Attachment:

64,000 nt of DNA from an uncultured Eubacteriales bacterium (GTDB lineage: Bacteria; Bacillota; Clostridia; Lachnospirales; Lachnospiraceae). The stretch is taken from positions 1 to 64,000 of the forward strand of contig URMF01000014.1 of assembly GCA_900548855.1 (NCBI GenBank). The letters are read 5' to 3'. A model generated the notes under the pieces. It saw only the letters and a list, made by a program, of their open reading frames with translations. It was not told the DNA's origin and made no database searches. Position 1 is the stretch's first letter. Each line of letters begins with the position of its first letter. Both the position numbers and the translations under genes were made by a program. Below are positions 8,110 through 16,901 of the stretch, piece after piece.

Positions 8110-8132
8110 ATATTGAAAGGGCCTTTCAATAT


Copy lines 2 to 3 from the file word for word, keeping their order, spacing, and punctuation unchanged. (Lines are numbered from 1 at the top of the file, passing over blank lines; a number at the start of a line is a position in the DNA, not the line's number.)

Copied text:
Positions 8110-8132
8110 ATATTGAAAGGGCCTTTCAATAT